Every year at the new cycle of the lunar calendar, there ensues in our household, a discussion between my Korean self and my Chinese husband about the ‘political correctness’ of calling the New Year holiday “Chinese New Year” vs. “Lunar New Year” (instigated by me, of course). My husband is all for calling it “Chinese New Year” which is not THAT big of a deal, since the Chinese do celebrate it so extensively, (but then it sort of is) so I’m left wondering why my children are bringing home art and “Times” pamphlets from school solely about “Chinese” New Year and how it’s celebrated by the Chinese, when there are over 20 other countries that celebrate it as well. But I’m not here to start a debate on one or the other, we’ll save that for another time. I AM here to share how my latest sewing project has turned out and I think they turned out nicely, if I say so myself.
My “A” has long since grown out of her Hanbok (Korean dress) and my “C” probably wore her First Birthday Hankbok for the last time last year. Last Lunar New Year 2016, my A wore her Chinese dress and my C wore her Hanbok, which nicely represented their Korean and Chinese heritage. This year, the girls wore their Chinese dress on Saturday and wore their Korean Hanboks on Sunday. I’d been wanting to make a hanbok for my girls for years now, but never got around to tracking down a good hanbok pattern until this past Christmas season when I pulled the trigger and bought a Korean Dress pattern book on Etsy. It was mailed to me in California from South Korea and it took about 2 weeks to get the book. I bought it here on Etsy
I offered to make a Korean boy’s outfit for my son but he wouldn’t have it. He said he would never, ever wear it… makes my life easier. He also refused to wear a Chinese jacket sent from his grandpa in Hong Kong… But what can you do? You move on and make cute things for the girls while they’ll still wear it.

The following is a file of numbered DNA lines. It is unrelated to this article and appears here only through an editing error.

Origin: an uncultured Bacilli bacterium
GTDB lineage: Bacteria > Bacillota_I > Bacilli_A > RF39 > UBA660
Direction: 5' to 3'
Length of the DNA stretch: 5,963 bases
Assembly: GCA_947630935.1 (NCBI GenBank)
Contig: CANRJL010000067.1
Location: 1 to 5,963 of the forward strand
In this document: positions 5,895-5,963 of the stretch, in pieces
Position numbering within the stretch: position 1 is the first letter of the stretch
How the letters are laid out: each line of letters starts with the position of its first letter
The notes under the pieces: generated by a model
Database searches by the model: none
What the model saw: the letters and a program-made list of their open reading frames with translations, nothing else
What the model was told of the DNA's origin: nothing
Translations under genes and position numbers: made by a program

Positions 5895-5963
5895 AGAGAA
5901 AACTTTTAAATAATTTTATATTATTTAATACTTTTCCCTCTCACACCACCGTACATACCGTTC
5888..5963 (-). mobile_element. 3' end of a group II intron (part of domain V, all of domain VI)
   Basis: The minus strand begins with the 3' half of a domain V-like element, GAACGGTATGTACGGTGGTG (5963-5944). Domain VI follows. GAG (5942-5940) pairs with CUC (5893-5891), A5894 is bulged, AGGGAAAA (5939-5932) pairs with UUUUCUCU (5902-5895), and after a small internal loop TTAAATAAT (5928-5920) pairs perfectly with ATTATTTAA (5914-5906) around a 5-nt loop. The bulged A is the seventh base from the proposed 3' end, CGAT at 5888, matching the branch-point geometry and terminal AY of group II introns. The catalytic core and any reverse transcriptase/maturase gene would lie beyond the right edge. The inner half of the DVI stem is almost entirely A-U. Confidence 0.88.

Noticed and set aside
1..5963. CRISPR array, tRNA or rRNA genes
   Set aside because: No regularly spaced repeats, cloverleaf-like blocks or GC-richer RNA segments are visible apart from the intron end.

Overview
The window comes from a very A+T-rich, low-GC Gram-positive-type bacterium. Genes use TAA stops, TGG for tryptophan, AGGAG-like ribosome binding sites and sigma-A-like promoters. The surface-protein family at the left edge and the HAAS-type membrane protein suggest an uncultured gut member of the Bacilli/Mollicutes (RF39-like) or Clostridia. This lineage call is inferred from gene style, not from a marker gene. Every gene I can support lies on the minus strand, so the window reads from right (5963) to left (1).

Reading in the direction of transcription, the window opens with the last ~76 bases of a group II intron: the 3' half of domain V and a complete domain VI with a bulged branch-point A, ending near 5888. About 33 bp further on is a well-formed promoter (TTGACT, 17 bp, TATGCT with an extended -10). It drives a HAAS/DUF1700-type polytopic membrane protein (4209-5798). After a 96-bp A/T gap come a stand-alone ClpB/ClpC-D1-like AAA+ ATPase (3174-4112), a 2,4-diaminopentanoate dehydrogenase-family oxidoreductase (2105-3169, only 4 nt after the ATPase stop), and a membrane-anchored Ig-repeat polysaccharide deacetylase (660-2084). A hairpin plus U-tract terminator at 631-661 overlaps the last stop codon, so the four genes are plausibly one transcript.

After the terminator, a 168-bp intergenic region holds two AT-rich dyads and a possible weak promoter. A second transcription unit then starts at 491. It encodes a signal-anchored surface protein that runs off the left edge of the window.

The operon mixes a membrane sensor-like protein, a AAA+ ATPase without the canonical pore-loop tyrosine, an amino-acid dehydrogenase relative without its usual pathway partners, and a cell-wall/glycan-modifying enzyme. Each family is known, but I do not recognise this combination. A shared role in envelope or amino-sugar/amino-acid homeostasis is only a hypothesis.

I love the bright and vibrant color combination of C’s hanbok (right) with the little floral design top. Hanboks are traditionally more vibrant in color and I wonder if I should have picked a bright, mustardish- yellow for A’s hanbok skirt (left) instead of pink to go with her mint top.
Did you notice that the girls’ hanbok bows are on opposite sides? I made C’s hanbok first (left, below) and accidentally reversed the front bodice pattern pieces and ended up having to put the tie on the incorrect side. I didn’t have enough fabric to fix the mistake so I figured I would just finish it and no one would really notice… unless you put side-by-side photos of them together like so…
So the mint/pink Hanbok has the correct tie placement on the right side of the Jogori (top) with the 1-bow pointing to the left. (Yes, it does matter, but let’s just assume for C’s hanbok it doesn’t)
This is the skirt portion of the hanbok that you wear under the Jogori (top). It’s basically a wrap skirt/dress and you bring the ties to the front and tie to secure.
The pattern book is all in Korean but it has good step-by-step photos that illustrate each step that made it fairly easy to follow along. They do use specific vocabulary associated with the pieces of Hanbok that I had to look up, and the book does have a handy picture chart with labels and their corresponding names.
I think I got the hair right… I recall from watching Korean dramas (yes, Korean dramas, an excellent source) set in the old Joseon time periods usually having a small braid on the side, woven into one long braid in the back for girls and I think it was buns for married women. Regardless, the girls looks adorable with their braids and hanbok.
A and C tried to convince me to wear my hanbok to church with them, but I didn’t really want to wear my hanbok from my wedding (which comes with a huge petticoat) to 3 hours of church. Maybe next year girls… and that’s a BIG MAYBE.
Thanks for reading and Happy Chinese, Korean, Lunar New Year !!!